Sage Therapeutics has successfully resolved a rare seizure disorder among the majority of patients in its small but closely watched Phase I/II study, adding more promising outcomes to the early evidence that helped inspire one of this year's most successful biotech IPOs. In the data update out Monday morning investigators say the 73% overall response rate in their study is also being mirrored among a small group of patients who are receiving the drug on an emergency-use basis.
Rare disease drugs can cost as much as $400,000 a year, and those hefty price tags have sparked a lively debate about the cost of treating rare diseases over the long term.
Some orphan drugs to treat rare diseases can cost as much as $400,000 a year. Those hefty price tags have sparked a lively debate in recent years about whether the American health care system can shoulder the burden of treating rare diseases over the long term.
Edison Pharmaceuticals' in-development rare disease treatment missed its primary endpoint in a mid-stage trial, denting the company's plans for an expansive take on CNS R&D.
Amicus Therapeutics has come a long way in two years, shaking off a clinical misstep on the way to a second Phase III success for its rare disease treatment. Now the biotech is preparing to make its case to regulators, hoping to win approval for a new approach to Fabry disease.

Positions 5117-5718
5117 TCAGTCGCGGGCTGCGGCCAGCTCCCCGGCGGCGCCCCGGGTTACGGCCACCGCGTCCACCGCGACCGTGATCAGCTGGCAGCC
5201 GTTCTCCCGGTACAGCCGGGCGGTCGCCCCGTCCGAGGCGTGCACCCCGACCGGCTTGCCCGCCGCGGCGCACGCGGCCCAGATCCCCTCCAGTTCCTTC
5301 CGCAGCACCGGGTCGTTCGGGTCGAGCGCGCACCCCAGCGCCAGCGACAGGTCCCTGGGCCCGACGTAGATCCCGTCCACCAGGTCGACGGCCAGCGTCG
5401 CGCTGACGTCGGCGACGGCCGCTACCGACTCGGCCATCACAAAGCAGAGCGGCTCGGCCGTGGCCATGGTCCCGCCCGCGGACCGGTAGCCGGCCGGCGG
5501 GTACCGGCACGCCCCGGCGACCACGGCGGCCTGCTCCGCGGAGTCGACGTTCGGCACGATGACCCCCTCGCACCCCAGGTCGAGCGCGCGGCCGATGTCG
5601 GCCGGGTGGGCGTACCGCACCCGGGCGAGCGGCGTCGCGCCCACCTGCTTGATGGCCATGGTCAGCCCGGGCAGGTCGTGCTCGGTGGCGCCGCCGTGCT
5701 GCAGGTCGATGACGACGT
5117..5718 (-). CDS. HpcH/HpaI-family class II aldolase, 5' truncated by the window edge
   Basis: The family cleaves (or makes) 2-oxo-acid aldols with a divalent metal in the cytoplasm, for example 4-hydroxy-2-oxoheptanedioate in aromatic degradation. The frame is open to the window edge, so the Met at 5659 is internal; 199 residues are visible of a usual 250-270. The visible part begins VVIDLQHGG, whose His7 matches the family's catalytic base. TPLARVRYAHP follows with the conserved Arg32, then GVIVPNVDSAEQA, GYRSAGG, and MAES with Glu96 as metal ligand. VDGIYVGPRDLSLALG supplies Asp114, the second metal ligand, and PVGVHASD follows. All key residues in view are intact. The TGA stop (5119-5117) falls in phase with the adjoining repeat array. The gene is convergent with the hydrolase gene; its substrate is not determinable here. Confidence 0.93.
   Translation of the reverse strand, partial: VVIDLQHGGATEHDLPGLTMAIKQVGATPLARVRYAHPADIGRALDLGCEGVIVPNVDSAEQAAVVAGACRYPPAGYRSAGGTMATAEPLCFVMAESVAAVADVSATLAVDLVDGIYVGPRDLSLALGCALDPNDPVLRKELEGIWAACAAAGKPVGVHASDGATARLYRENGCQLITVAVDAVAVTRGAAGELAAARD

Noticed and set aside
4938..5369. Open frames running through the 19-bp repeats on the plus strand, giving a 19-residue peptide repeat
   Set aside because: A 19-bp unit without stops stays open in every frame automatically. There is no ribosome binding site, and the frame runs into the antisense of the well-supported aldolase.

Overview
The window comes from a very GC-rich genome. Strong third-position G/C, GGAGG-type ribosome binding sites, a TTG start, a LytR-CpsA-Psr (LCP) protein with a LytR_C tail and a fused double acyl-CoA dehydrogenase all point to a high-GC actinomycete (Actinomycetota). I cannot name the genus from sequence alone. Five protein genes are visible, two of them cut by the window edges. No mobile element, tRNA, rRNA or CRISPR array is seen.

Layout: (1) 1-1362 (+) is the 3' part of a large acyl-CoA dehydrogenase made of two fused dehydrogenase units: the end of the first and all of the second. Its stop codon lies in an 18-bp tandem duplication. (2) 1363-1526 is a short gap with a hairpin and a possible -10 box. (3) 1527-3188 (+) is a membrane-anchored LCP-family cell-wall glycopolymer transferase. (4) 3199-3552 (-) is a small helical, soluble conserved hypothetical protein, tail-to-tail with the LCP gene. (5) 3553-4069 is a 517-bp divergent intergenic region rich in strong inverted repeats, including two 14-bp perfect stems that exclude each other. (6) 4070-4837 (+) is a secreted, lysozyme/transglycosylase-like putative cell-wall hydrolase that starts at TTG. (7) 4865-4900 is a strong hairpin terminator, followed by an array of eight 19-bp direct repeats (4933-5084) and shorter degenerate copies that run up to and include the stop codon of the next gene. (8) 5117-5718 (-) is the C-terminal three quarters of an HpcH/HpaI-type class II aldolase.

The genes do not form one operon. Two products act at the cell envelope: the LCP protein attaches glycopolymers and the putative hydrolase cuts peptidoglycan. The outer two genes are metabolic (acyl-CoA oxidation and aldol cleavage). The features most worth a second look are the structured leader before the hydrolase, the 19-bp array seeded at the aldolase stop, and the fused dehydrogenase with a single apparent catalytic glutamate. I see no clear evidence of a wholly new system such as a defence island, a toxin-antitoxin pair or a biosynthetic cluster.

Sanofi's rare ailment-focused Genzyme unit won FDA approval for a new Gaucher disease treatment, providing an oral alternative to its own trailblazing intravenous therapy.
When AbbVie buys out Shire for nearly $55 billion in a deal the two companies agreed on last week, there will be no golden parachute awaiting Shire chief Flemming Ornskov. Instead, there's a signing bonus in order: The helmsman will pocket just under $10 million for staying on with the combined company in a new role.
Shire has signed a $225 million agreement to brighten its future in rare diseases, bolstering a major selling point for AbbVie as the two prepare for a $54.7 billion merger.
Startup Neurotrope is teaming up with the Icahn School of Medicine at Mount Sinai in New York City to further develop its bryostatins for the treatment of Niemann-Pick disease type C, a rare disease that mostly affects children.
After months of semi-clandestine courtship, AbbVie and Shire have settled on a price: For $54.7 billion in cash and stock, the U.S. drugmaker will absorb its Irish target, securing a pipeline of promising rare disease treatments and a new address that should slash its tax rate.